The Artist Is Present – Marina Abramovic
Marina Abramović (Serbian Cyrillic: Марина Абрамовић, Serbo-Croatian pronunciation: [maˌrǐːna abˈrǎːmoʋit͡ɕ]; born November 30, 1946) is a Serbian performance artist based in New York. Her work explores the relationship between performer and audience, the limits of the body, and the possibilities of the mind. Active for over three decades, Abramović has been described as the “grandmother of performance art.” She pioneered a new notion of identity by bringing in the participation of observers, focusing on “confronting pain, blood, and physical limits of the body.”
From March 14 to May 31, 2010, the Museum of Modern Art held a major retrospective and performance recreation of Abramović’s work, the biggest exhibition of performance art in MoMA’s history. During the run of the exhibition, Abramović performed The Artist Is Present, a 736-hour and 30-minute static, silent piece, in which she sat immobile in the museum’s atrium while spectators were invited to take turns sitting opposite her. Ulay made a surprise appearance at the opening night of the show.
Abramovic sat in a rectangle drawn with tape in the floor of the second floor atrium of the MoMA; theater lights shone on
her sitting in a chair and a chair opposite her. Visitors waiting in line were invited to sit individually across from the artist while she maintained eye contact with them. Visitors began crowding the atrium within days of the show opening, some gathering before the exhibit opened each morning to rush for a more preferable place in the line to sit with Abramovic. Most visitors sat with the artist for five minutes or less and the line attracted no attention from museum security except for the last day of the exhibition when a visitor vomited in line and another began to disrobe. Tensions among visitors in line could have arisen from an understanding that for every minute each person in line spent with Abramovic, there would be that many fewer minutes in the day for those further back in line to spend with the artist. Due to the strenuous nature of sitting for hours at a time, art-enthusiasts have speculated as to whether Abramovic wore an adult diaper to eliminate the need to move to urinate. Others have highlighted the movements she made in between sitters as a focus of analysis, as the only variations in the artist between sitters were when she would cry if a sitter cried and her moment of physical contact with Ulay, one of the earliest visitors to the exhibition. Abramovic sat across from 1,545 sitters, including James Franco, Lou Reed and Bjork; sitters were asked not to touch or speak to the artist. By the end of the exhibit, hundreds of visitors were lining up outside the museum overnight to secure a spot in line the next morning. Abramovic concluded the performance by slipping from the chair where she was seated and rising to a cheering crowd more than ten people deep.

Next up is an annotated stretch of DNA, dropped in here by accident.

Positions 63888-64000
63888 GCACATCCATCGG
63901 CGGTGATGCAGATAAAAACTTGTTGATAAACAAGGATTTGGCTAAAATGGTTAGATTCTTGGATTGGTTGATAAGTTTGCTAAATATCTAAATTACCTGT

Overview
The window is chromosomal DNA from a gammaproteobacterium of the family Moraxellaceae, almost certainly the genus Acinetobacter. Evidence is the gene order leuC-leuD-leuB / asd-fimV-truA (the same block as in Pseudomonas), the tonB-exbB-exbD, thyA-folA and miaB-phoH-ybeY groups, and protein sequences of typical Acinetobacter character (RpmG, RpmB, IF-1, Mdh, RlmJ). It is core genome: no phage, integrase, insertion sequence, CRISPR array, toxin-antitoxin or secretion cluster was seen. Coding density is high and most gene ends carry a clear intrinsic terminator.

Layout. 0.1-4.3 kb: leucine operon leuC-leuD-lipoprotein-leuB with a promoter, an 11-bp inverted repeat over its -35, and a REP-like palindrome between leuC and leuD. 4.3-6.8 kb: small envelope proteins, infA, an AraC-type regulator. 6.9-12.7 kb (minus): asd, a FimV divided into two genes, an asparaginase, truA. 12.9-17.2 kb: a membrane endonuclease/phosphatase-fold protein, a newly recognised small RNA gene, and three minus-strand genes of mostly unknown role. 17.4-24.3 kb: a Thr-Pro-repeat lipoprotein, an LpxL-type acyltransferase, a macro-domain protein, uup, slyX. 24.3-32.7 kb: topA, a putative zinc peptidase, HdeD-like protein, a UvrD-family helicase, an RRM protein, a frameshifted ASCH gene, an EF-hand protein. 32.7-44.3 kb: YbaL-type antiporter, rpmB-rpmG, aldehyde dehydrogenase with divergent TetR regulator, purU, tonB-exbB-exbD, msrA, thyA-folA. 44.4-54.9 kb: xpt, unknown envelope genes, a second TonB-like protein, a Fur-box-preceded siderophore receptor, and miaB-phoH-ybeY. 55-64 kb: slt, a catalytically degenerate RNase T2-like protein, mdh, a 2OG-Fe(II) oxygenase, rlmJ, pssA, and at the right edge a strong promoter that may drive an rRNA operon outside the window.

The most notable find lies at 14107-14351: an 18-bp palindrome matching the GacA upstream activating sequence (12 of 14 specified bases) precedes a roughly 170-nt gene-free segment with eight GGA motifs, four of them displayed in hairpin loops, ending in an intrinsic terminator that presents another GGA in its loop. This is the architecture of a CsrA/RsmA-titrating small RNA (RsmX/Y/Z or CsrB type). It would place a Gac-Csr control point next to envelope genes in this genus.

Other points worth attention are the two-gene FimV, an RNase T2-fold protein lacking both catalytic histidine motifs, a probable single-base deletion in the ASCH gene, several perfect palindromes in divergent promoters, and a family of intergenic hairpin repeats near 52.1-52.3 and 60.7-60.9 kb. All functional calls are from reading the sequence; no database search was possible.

A support group for the “sitters,” “Sitting with Marina,” was established on Facebook, as was the blog “Marina Abramović made me cry.” The Italian photographer Marco Anelli took portraits of every person who sat opposite Abramović, which were published on Flickr, compiled in a book and featured in an exhibition at the Danziger Gallery in New York.
Abramović said the show changed her life “completely – every possible element, every physical emotion,” and that Lady Gaga saw it helped boost her popularity: “So the kids from 12 and 14 years old to about 18, the public who normally don’t go to the museum, who don’t give a shit about performance art or don’t even know what it is, started coming because of Lady Gaga. And they saw the show and then they started coming back. And that’s how I get a whole new audience.” In September 2011, a video game version of Abramović’s performance was released by Pippin Barr.